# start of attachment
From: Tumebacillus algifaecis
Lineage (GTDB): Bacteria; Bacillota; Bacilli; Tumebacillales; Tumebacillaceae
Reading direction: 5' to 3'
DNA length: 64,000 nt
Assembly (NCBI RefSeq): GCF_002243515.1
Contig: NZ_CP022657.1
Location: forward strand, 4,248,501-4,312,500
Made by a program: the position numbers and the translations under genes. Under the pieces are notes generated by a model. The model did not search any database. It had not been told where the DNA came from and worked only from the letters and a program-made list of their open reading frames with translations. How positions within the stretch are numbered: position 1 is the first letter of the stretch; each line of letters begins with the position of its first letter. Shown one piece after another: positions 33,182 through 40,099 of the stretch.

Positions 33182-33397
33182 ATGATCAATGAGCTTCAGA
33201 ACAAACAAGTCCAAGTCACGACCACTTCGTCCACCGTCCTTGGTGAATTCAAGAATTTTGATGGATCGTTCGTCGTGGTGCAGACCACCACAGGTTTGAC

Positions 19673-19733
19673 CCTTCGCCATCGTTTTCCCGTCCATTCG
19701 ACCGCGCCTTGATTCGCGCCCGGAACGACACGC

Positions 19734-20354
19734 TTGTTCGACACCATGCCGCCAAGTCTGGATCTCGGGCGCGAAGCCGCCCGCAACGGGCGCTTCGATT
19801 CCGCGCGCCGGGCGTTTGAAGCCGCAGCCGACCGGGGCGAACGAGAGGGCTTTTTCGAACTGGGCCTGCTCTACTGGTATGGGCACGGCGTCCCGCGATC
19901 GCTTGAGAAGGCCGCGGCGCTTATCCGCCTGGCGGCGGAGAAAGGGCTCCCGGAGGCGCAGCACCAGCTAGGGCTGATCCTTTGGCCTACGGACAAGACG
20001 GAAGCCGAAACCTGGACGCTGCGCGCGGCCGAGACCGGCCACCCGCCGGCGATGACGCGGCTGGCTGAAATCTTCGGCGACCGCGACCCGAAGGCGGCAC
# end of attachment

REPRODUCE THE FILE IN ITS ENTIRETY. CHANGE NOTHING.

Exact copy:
From: Tumebacillus algifaecis
Lineage (GTDB): Bacteria; Bacillota; Bacilli; Tumebacillales; Tumebacillaceae
Reading direction: 5' to 3'
DNA length: 64,000 nt
Assembly (NCBI RefSeq): GCF_002243515.1
Contig: NZ_CP022657.1
Location: forward strand, 4,248,501-4,312,500
Made by a program: the position numbers and the translations under genes. Under the pieces are notes generated by a model. The model did not search any database. It had not been told where the DNA came from and worked only from the letters and a program-made list of their open reading frames with translations. How positions within the stretch are numbered: position 1 is the first letter of the stretch; each line of letters begins with the position of its first letter. Shown one piece after another: positions 33,182 through 40,099 of the stretch.

Positions 33182-33397
33182 ATGATCAATGAGCTTCAGA
33201 ACAAACAAGTCCAAGTCACGACCACTTCGTCCACCGTCCTTGGTGAATTCAAGAATTTTGATGGATCGTTCGTCGTGGTGCAGACCACCACAGGTTTGAC

Positions 19673-19733
19673 CCTTCGCCATCGTTTTCCCGTCCATTCG
19701 ACCGCGCCTTGATTCGCGCCCGGAACGACACGC

Positions 19734-20354
19734 TTGTTCGACACCATGCCGCCAAGTCTGGATCTCGGGCGCGAAGCCGCCCGCAACGGGCGCTTCGATT
19801 CCGCGCGCCGGGCGTTTGAAGCCGCAGCCGACCGGGGCGAACGAGAGGGCTTTTTCGAACTGGGCCTGCTCTACTGGTATGGGCACGGCGTCCCGCGATC
19901 GCTTGAGAAGGCCGCGGCGCTTATCCGCCTGGCGGCGGAGAAAGGGCTCCCGGAGGCGCAGCACCAGCTAGGGCTGATCCTTTGGCCTACGGACAAGACG
20001 GAAGCCGAAACCTGGACGCTGCGCGCGGCCGAGACCGGCCACCCGCCGGCGATGACGCGGCTGGCTGAAATCTTCGGCGACCGCGACCCGAAGGCGGCAC